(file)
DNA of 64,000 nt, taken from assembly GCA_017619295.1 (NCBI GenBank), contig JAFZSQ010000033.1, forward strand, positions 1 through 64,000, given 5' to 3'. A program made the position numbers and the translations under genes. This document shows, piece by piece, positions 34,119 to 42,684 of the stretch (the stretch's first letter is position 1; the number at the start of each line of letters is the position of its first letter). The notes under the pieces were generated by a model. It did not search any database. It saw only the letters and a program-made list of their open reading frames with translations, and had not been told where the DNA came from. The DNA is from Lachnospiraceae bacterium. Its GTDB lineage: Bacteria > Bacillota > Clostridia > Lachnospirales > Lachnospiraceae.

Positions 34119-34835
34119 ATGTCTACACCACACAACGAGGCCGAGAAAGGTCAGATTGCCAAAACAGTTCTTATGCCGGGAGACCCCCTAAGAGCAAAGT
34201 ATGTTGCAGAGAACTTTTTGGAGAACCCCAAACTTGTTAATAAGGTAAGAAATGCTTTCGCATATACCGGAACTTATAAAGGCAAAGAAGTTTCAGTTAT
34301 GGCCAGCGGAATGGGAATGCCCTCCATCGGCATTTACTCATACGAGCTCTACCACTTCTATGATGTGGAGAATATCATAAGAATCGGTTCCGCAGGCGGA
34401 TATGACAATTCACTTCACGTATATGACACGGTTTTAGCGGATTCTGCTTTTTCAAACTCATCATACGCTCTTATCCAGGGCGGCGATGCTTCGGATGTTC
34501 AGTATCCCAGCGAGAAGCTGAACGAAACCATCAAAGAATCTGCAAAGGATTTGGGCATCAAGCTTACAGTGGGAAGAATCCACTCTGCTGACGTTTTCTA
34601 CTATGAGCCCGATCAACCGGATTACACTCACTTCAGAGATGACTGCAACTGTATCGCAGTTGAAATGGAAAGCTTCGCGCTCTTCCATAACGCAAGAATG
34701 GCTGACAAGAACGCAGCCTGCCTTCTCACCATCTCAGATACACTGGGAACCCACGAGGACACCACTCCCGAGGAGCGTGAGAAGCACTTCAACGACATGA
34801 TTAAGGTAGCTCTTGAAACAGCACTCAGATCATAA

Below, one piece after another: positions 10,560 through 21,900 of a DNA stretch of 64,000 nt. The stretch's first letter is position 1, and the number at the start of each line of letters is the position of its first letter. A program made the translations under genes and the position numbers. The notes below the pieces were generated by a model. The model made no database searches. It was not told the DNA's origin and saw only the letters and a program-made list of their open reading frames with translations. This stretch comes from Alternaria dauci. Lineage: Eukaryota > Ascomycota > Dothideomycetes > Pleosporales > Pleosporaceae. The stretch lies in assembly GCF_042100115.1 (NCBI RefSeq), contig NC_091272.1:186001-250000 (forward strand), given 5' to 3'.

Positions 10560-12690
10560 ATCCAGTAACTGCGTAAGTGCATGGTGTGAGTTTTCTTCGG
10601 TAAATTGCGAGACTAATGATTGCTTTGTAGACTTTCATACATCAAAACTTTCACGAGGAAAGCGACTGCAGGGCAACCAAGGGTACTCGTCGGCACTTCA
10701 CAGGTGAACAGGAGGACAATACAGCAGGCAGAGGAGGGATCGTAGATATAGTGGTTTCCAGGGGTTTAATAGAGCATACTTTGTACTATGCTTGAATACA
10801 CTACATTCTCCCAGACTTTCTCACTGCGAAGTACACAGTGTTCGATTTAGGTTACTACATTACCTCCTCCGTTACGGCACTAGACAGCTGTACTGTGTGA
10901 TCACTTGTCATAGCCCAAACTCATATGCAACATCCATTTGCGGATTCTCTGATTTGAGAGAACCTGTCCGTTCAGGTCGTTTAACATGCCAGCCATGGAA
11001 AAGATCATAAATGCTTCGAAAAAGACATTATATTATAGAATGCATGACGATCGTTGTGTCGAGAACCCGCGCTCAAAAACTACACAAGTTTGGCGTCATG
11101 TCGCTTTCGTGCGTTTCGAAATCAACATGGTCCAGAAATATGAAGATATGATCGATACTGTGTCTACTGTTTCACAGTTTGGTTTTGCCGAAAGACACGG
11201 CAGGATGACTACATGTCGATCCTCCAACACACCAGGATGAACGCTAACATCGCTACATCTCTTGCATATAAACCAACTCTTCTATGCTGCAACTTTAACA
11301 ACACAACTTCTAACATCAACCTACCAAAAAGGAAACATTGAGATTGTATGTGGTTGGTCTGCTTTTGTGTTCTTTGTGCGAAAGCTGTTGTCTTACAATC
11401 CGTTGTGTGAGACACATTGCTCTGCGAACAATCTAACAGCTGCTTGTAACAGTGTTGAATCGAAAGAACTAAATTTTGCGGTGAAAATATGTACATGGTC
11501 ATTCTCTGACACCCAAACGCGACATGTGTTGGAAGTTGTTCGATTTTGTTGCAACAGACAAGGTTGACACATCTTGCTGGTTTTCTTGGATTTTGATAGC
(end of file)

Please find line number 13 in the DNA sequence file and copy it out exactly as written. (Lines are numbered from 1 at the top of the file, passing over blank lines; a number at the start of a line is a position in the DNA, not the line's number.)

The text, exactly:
10560 ATCCAGTAACTGCGTAAGTGCATGGTGTGAGTTTTCTTCGG